RAL creates paint color standards by defining color shades. It does not sell paint. RAL produces register cards in the form of paint decks, large swatches and color atlases and for each color it defines. RAL register cards show a color swatch along with a color number and sometimes a color name that you can use to create color schemes. You then can match RAL color numbers to colors in well-known paint brands.
Specify RAL Classic Color
You can specify The Classic Color Collection using its four digit number. The first number is a system code number that identifies the color hue (1=yellow, 2=orange, 3=red, 4=violet, 5=blue, 6=green, 7=grey, 8=brown, 9=white or black). The next three numbers in the four-digit sequence are simply sequential numbers chosen as the color comes into the RAL system. RAL recommends specifying the Classic Collection using both the color name and its color number to prevent any number transposition from causing a mistake. For instance, "melon yellow, RAL 1028" prevents the wrong yellow color from being specified if you use only the numbers.
Specify A RAL Design Color
A number system specifies The RAL Design Colors using only a number system. The system doesn't use color names. It organizes colors around the hue, lightness and chroma (color). RAL Design Color numbers look different than the Classic Color numbers. They are three sets of numbers, each separated from the proceeding set by a space. The first number identifies the hue, the second the lightness and the third the chroma. They are not related to the hue numbers of the Classic color specification. Use all numbers shown on RAL register cards during specification. Never drop zeros.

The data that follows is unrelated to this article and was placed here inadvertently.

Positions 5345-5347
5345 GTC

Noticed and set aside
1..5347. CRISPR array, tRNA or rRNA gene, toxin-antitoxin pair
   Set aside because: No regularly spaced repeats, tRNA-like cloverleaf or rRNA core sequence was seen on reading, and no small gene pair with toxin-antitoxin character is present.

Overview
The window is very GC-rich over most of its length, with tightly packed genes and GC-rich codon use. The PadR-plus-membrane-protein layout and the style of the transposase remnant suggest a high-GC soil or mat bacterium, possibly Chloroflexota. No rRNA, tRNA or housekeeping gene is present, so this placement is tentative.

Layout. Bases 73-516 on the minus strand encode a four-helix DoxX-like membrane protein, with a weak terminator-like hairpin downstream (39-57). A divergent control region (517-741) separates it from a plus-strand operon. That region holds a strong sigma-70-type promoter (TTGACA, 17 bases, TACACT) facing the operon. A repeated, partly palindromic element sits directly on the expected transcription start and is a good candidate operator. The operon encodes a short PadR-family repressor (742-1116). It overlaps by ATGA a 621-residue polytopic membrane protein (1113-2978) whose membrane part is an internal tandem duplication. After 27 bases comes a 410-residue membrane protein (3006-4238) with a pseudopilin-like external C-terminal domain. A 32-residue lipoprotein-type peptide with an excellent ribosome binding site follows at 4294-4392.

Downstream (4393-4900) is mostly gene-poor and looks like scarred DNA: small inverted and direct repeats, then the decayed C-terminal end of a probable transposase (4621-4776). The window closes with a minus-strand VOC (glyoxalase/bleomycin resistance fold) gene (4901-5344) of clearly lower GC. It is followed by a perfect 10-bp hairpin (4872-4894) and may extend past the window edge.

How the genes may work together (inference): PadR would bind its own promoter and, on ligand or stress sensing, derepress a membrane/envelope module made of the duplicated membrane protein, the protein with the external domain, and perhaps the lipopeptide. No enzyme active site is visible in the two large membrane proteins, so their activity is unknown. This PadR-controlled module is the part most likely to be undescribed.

The RAL Design number 270 30 20 identifies a dark blue with a hue of 270, lightness of 30 and chroma of 20. The structure of the RAL Design system specification numbers follows the color measurement system called called the CIELab designed in 1976 by the Commission International d'Eclairage (CIE). Those with knowledge about the CIELab can use the color numbers to recognize and locate the color within the three-dimension model that the CIELab uses. Understanding the number system is not necessary to specify the RAL-defined color but is important to the manufacturer providing the matching paint.
RAL issues register cards for each color it defines. Because manufacturing practices and environments vary, RAL does not use color tolerances to identify which manufacturers and applications are true RAL colors. RAL recommends consulting a color expert to resolve color disputes involving someone using a RAL register card. Due to the possibility of faded or altered color, keep registration cards covered and away from light to maintain the closest match.
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